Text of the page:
It was his city rendered strange, become track, become route, the footfall-by-footfall measuring of effort. 26.2 miles of city streets were blocked off for the runners, and Joe found himself at mile 18 running in the early spring rain by the Pennsylvania Avenue entrance to his own old neighborhood, through an intersection where he had sat countless early mornings smoking cigarettes in his car and cranking the rock to get him up for the day. Now he glided past, fleet and quiet on the outside, his body aching and Ray Charles belting “Let the Good Times Roll” in his ears: “Hey everybody! Let's have some fun / You only live but once / And when you're dead you're done / So let the good times roll—.”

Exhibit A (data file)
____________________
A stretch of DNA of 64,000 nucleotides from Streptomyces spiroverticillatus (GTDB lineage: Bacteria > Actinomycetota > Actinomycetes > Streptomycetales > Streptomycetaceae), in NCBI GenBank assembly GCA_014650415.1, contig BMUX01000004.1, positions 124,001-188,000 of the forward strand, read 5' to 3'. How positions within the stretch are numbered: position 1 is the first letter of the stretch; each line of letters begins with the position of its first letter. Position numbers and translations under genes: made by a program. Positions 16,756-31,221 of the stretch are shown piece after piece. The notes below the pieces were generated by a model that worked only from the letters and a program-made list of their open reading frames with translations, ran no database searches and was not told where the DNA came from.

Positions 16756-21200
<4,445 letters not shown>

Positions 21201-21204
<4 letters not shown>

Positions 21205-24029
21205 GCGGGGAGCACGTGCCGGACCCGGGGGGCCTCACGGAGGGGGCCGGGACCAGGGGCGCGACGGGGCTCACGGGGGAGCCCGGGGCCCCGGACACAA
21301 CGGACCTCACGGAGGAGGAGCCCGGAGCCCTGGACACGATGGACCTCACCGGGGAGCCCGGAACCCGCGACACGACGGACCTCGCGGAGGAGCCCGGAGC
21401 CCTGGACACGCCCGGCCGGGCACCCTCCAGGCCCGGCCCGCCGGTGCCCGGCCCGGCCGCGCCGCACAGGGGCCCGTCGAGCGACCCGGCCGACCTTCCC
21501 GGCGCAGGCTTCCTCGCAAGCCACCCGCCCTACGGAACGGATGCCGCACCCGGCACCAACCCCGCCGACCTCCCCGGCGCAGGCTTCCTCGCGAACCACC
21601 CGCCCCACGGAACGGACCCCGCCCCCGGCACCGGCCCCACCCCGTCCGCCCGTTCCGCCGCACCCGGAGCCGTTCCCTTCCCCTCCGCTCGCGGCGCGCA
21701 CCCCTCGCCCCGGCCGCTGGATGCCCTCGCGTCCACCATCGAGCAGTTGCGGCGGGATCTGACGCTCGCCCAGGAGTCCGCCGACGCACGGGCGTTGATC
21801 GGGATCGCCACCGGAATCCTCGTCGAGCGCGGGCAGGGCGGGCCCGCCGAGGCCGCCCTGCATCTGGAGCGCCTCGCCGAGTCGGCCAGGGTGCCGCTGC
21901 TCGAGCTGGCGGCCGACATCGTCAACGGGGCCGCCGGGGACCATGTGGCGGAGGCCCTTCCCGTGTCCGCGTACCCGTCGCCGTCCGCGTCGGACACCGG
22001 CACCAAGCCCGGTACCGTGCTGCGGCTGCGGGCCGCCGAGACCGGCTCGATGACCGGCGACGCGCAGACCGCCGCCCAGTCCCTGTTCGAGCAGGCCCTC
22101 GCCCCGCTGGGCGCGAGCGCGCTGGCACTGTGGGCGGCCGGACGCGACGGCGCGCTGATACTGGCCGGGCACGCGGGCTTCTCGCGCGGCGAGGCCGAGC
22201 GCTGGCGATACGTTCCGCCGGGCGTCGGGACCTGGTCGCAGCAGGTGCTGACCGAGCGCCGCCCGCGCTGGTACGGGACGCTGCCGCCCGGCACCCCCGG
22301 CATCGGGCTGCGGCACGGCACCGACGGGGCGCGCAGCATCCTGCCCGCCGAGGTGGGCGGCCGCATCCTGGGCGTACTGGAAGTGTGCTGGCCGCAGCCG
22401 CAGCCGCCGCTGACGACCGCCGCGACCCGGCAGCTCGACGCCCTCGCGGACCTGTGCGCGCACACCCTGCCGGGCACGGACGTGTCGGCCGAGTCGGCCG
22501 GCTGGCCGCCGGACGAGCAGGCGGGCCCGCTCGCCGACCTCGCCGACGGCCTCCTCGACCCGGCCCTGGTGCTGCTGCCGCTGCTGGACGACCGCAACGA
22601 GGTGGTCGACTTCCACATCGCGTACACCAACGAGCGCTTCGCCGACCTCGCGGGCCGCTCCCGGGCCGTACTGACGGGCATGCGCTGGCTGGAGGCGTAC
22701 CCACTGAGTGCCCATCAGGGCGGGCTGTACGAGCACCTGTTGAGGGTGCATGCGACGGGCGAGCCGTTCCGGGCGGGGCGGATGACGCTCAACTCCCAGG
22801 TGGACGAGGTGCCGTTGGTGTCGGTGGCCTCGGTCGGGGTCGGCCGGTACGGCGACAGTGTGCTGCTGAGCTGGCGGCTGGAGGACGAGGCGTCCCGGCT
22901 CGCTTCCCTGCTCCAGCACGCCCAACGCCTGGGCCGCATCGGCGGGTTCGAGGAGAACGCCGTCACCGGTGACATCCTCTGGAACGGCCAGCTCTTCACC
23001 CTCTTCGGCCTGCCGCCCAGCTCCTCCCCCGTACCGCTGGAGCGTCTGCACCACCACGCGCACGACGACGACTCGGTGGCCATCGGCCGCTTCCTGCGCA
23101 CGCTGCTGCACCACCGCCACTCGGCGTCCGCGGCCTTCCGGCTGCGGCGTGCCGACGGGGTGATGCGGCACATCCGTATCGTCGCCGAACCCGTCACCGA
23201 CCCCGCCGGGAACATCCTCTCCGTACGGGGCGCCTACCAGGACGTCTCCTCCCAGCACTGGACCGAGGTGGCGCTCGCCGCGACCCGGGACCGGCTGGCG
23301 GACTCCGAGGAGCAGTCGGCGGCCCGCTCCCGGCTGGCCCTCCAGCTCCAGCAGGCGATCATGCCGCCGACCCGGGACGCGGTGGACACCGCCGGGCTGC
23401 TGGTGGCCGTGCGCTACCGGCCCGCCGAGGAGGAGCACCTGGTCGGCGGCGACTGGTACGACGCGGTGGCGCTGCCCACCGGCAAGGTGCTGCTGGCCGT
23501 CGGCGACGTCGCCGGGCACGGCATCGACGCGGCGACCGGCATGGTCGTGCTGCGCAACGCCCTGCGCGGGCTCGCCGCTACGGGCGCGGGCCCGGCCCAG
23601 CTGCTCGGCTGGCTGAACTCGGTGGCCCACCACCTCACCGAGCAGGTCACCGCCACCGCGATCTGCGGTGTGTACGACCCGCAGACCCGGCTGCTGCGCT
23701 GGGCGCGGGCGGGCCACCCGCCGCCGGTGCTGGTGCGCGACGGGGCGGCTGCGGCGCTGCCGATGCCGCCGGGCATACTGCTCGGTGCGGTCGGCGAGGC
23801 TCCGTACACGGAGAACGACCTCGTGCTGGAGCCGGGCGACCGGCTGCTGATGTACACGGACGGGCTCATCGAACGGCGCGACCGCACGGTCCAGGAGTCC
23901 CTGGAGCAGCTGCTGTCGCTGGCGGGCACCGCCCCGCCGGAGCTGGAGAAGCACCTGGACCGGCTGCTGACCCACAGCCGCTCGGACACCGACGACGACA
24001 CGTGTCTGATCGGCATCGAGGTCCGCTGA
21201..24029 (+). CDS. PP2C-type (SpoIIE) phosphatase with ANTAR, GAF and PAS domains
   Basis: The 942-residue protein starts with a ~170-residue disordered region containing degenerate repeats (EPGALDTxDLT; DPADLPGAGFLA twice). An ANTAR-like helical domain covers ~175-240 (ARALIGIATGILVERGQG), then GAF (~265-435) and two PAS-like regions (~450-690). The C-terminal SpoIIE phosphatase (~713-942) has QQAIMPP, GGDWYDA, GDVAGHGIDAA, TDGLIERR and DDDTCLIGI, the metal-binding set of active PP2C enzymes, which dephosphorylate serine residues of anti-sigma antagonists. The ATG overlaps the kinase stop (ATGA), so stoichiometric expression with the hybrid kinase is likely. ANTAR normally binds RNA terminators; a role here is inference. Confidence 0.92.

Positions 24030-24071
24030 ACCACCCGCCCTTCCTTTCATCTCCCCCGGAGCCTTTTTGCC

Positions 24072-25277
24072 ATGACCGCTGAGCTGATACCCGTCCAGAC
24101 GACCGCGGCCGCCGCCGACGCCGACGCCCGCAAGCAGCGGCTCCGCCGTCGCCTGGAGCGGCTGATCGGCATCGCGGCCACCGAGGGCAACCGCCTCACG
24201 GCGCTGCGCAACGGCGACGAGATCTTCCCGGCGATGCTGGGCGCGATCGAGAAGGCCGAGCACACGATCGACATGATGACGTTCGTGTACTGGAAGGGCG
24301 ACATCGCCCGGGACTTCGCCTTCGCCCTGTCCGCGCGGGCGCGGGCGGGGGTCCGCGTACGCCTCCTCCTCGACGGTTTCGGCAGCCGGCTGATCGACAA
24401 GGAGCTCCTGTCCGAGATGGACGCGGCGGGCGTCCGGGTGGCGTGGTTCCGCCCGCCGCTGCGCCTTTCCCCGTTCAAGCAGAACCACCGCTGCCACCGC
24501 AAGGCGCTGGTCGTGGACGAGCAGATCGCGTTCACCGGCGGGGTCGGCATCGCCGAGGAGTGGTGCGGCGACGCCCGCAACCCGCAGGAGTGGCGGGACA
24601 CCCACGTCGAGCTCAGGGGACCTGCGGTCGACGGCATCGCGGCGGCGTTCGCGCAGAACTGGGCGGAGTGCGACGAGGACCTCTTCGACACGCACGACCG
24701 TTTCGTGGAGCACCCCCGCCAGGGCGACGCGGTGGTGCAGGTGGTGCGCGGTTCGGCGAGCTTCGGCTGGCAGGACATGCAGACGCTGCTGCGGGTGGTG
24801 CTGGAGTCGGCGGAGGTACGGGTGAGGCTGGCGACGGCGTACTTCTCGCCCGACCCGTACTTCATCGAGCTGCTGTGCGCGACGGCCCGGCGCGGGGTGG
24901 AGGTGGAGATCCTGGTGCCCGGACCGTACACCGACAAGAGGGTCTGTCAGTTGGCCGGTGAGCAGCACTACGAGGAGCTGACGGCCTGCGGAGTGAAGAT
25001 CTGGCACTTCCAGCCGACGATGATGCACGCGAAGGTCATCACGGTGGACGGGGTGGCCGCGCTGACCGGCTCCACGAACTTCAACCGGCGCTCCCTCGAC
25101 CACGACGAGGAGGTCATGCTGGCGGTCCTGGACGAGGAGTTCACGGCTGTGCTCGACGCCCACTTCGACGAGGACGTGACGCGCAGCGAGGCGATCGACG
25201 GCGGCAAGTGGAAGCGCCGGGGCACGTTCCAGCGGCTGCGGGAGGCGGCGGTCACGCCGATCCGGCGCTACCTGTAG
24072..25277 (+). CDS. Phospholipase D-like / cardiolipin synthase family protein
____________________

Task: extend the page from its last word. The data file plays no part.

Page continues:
He opened an energy pack and tried to squeeze the gel down his throat, found both the gel and his saliva thickened by the cold air, his hands numb and hard to move. Mile 18 was always the hardest. When he had first started running, he listened to rock, the harder the better, the louder the better, operating under the assumption that the music would push him, energize him, back when running five miles seemed like an unattainable goal. But at some point he had realized that the narrative nature of songs, the egotistical first person of them all, kept him in a place in his head that disallowed the flow his mind was trying to drop into. The flow, that slipstream of mind and body governed by breath, feet, inhalation and exhalation—the flow wanted some other kind of music. Classical worked, and he had spent countless hours over the last few years running to Beethoven’s 9th and to the Goldberg Variations, Glenn Gould’s precision speediness inspiring a physical parallel in his own clicking pace.